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Friday, June 30, 2006

review of Brownsville

One of the books reviewed by Greg at Comics Should Be Good on 9th was Neil Kleid's Brownsville :

The high concept of Brownsville is "Jewish gangsters of the 1930s." We tend to think of gangsters as Italian, but in Brooklyn and parts of Manhattan in the 1930s the Jews ran things, and Kleid and Allen do a great job of bringing this forgotten world to life. They focus mainly on Albert Tannenbaum, who begins like a lot of youngsters, in awe of the riches and power of the local gangsters and is looking for a way to rebel against his father. He starts small, as usual, but eventually gets in tight with the gangsters and the bosses, including Louis Buchalter. The book is about his rise and fall, but also the rise and fall of organized crime in New York, as it spans the decade of the 1930s and shows the violence these men were willing to commit and the consequences of their actions.

It's not the most original idea, but it is interesting to see it from a Jewish perspective. The book is full of historical figures and what I can only assume is factual data, and Kleid keeps everything humming along, showing what these men do and how they eventually sell each other out. There is no honor here, only looking out for themselves, which is an interesting counterpoint to the myth of the Mob. Allie, especially, is a fascinating character, as he never quite seems to fit in with the gang, even when he's committing murder. He's very much a man who yearns for his father's approval, even after he rejects everything his father stands for. In the last act of the book, when he has been arrested and must choose whether to testify against his former employers, it is his family and the reminder that you can be someone in this world even if you're not rich and powerful that pushes him to his choice. It's an interesting arc for the character.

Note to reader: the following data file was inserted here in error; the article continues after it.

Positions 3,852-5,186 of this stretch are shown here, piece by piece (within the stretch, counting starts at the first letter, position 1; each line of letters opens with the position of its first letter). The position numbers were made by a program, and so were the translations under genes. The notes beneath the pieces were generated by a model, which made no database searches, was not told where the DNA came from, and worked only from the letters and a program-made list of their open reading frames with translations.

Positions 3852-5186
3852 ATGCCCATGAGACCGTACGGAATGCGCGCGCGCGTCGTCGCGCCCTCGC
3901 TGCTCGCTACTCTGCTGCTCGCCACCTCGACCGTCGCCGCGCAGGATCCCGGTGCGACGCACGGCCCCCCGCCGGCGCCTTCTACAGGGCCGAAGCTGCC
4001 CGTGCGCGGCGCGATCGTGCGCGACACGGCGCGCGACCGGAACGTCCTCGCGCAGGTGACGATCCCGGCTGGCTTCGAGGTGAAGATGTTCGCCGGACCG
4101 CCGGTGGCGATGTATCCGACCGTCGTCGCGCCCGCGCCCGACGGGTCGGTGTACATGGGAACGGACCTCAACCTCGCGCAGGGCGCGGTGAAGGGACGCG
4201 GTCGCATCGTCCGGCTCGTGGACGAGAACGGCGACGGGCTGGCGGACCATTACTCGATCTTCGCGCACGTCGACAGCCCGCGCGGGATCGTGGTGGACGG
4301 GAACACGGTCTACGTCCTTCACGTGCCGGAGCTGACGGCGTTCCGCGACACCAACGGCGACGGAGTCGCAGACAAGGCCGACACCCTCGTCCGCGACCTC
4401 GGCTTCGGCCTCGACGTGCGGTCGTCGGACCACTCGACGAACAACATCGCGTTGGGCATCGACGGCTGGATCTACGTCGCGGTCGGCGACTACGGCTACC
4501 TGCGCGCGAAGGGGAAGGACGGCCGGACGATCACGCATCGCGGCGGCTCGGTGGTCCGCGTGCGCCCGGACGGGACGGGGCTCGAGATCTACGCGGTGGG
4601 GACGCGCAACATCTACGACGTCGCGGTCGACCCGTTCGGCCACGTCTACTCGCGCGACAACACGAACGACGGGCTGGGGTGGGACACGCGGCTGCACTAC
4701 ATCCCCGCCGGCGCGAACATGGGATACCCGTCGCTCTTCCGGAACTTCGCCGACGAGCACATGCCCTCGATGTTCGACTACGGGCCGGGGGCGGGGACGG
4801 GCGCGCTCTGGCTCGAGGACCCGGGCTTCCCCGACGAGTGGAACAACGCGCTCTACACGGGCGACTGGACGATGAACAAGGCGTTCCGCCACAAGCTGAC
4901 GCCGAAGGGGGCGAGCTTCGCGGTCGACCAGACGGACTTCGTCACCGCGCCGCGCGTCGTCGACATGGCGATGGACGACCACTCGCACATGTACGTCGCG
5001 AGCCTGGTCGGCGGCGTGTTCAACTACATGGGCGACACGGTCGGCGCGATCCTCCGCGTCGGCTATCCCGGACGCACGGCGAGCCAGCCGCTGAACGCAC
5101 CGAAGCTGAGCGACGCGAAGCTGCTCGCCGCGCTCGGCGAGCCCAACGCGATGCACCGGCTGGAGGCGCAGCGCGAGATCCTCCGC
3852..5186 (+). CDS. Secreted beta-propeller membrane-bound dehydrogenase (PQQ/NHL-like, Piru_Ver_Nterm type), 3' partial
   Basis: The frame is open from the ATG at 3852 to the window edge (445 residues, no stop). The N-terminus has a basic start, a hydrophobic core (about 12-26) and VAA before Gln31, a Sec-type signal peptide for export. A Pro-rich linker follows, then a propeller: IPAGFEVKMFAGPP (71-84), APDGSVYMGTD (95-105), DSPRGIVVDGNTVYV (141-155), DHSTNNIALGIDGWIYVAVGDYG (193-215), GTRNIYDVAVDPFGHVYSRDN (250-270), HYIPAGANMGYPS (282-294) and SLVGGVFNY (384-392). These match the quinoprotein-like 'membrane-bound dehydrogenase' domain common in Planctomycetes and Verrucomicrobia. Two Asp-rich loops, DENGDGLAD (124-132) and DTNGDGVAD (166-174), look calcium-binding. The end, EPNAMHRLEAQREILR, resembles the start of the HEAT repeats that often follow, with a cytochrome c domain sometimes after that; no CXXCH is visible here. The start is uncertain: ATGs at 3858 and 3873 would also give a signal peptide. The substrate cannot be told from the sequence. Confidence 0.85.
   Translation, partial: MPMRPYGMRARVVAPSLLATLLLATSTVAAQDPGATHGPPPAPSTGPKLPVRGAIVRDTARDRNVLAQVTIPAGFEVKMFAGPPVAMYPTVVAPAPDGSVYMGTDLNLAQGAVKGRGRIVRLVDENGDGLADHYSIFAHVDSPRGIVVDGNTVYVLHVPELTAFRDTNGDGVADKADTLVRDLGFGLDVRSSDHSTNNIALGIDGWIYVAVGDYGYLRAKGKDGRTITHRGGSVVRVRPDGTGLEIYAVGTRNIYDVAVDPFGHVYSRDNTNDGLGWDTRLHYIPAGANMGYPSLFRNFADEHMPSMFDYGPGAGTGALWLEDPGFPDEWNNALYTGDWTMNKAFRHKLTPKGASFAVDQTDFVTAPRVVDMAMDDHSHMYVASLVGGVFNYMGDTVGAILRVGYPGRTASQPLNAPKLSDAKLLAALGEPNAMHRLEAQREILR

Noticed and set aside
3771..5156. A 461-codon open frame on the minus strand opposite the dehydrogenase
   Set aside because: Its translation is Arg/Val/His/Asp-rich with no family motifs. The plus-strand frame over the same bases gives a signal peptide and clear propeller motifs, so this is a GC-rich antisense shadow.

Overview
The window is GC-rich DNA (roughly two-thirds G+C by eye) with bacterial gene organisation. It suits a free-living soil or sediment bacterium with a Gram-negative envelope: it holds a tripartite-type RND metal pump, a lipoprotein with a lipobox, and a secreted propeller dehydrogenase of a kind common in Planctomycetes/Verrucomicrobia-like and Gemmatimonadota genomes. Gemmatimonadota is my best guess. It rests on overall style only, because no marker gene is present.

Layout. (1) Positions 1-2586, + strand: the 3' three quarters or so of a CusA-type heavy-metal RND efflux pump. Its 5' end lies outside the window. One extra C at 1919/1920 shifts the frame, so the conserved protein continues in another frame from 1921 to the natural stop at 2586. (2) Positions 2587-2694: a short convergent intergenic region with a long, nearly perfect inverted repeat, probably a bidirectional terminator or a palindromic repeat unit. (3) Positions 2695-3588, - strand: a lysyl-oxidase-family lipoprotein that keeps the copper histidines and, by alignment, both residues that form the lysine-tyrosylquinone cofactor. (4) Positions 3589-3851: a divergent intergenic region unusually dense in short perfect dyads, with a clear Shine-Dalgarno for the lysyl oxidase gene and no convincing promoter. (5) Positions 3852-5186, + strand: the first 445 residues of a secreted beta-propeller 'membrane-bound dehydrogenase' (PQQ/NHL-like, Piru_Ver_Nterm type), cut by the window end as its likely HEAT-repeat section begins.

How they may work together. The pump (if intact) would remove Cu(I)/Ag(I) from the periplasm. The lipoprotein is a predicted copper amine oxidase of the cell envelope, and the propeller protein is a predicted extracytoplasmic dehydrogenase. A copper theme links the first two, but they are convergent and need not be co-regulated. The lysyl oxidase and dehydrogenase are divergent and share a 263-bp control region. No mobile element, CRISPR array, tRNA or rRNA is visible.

The art is stark and powerful. Each character looks vaguely the same, but Allen still manages to give them each a distinctive look. The cast is very big, and only once or twice did I have trouble keeping track of who was who based on what they looked like. After some initial confusion, it was easy to identify each person even though they were all dressed alike and were drawn in similar fashion. Allen evokes the time period very nicely, and the book (in black and white) is a pleasure to look at.

One of the few complaints I had about the book is its lack of Jewishness, for want of a better word. Very rarely does Kleid show how these gangsters were so different from Italians. It would have been interesting to see more of a contrast between the Catholic Mob and the Jewish one. He delves into it late in the book, and it made the characters even more interesting, so it was disappointing he didn't do it sooner. After all, we think of gangsters as good Catholics, getting their babies christened while their underlings gun down competitors, and although I wouldn't have wanted Kleid to dip into those sorts of clich├ęs, it would have been nice to see the religious aspect of these men (if it existed) fleshed out a little more.

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